Why preyest thou thus upon the poet’s heart,

   Vulture, whose wings are dull realities?

How should he love thee? or how deem thee wise,

   Who wouldst not leave him in his wandering

To seek for treasure in the jewelled skies,

   Albeit he soared with an undaunted wing?

Hast thou not dragged Diana from her car,

   And driven the Hamadryad from the wood

To seek a shelter in some happier star?

   Hast thou not torn the Naiad from her flood,

The Elfin from the green grass, and from me

The summer dream beneath the tamarind tree?

Sonet—To Science by Edgar Allen Poe

 Thou art!

With thy peering eyes.

Upon the  poet’s heart,

Dull realities?

Deem thee wise?

In his wandering,

In the bejeweled skies

With an undaunted wing?

From her car,

From the wood,

In some happier star?

From her flood,

And from me,

Beneath the tamarind tree.

(briefly) on True West

True West by Sam Shepherd is a play about two brothers, Lee and Austin, who are reunited after several years spent leading completely different and separate lives. Like most of Shepherds works, the play’s themes totally break the stereotypical perception of American Family norms/The American Dream. For example in Buried Child he writes about a baby born out of incest which is then murdered by it’s grandfather/stepfather, and how this affects each family member. Although this play does not have incest, it does have it’s fair share of sibling rivalry juxtaposing the older Lee who is a drifter and thief with Austin who is a straight edge screen writer working on his next script, and of there is murder.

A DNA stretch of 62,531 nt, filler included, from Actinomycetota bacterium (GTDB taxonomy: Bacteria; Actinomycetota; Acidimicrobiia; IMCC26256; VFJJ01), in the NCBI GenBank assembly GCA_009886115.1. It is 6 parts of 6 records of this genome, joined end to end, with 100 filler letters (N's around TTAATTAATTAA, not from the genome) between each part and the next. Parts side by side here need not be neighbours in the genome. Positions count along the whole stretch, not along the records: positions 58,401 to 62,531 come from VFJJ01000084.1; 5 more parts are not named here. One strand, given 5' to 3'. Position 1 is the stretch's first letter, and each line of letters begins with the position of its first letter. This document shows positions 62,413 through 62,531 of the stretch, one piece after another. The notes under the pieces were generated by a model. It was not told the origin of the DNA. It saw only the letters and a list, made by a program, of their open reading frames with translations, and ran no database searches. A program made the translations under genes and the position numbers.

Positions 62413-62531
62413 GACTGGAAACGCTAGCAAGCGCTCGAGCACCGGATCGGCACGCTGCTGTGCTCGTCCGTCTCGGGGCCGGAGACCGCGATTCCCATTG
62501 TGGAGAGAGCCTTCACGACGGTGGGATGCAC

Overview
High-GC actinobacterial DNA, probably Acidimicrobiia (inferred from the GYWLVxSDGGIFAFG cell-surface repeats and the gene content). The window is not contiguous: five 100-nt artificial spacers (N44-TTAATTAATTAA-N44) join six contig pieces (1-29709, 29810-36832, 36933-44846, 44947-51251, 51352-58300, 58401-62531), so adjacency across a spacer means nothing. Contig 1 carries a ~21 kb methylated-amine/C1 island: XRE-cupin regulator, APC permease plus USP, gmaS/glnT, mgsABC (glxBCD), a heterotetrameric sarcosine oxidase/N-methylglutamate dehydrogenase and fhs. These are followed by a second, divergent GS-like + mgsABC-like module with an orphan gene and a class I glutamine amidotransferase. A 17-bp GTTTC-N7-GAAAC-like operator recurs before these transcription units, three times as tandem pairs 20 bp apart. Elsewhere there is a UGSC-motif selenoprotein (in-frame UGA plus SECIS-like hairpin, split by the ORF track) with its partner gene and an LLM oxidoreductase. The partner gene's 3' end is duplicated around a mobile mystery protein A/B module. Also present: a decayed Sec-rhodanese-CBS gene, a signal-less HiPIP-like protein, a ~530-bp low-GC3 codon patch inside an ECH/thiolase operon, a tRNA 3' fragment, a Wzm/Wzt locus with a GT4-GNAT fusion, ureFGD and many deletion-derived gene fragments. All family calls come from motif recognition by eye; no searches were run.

true-west-1W By the end of the play you can see a clear role reversal between the two brothers, classifying both Lee and Austin as dynamic characters, which is always interesting.  great use of foreshadowing should keep you hooked in if you’re quick enough to catch it. My favorite instance of foreshadowing was when Lee reminds Austin that murders are more common within families, after Austin tells him that he could never kill him because he was his brother. Again, this all ties together with Shepherd’s breaking away from the classic “all American family”, which is to say that sometimes, the bonds within a family are not as tight as one would expect.

(briefly) on A Doll’s House

ImageFred Arsenault and Gretchen Hall in Old Globe’s A Doll’s House

In  Henrik Ibsen’s A Doll’s House, we are introduced to a woman named Nora who is married and has three children with her newly promoted Banker husband. Her days are spent by spending her husband’s money on things that they both need, and on things that they don’t. Her husband, Torvald reminds her all the time about her frivolity with money. He gives her a series of childlike nicknames such as “my little skylark” or “my squirrel”. All in all it seems like a normal everyday family.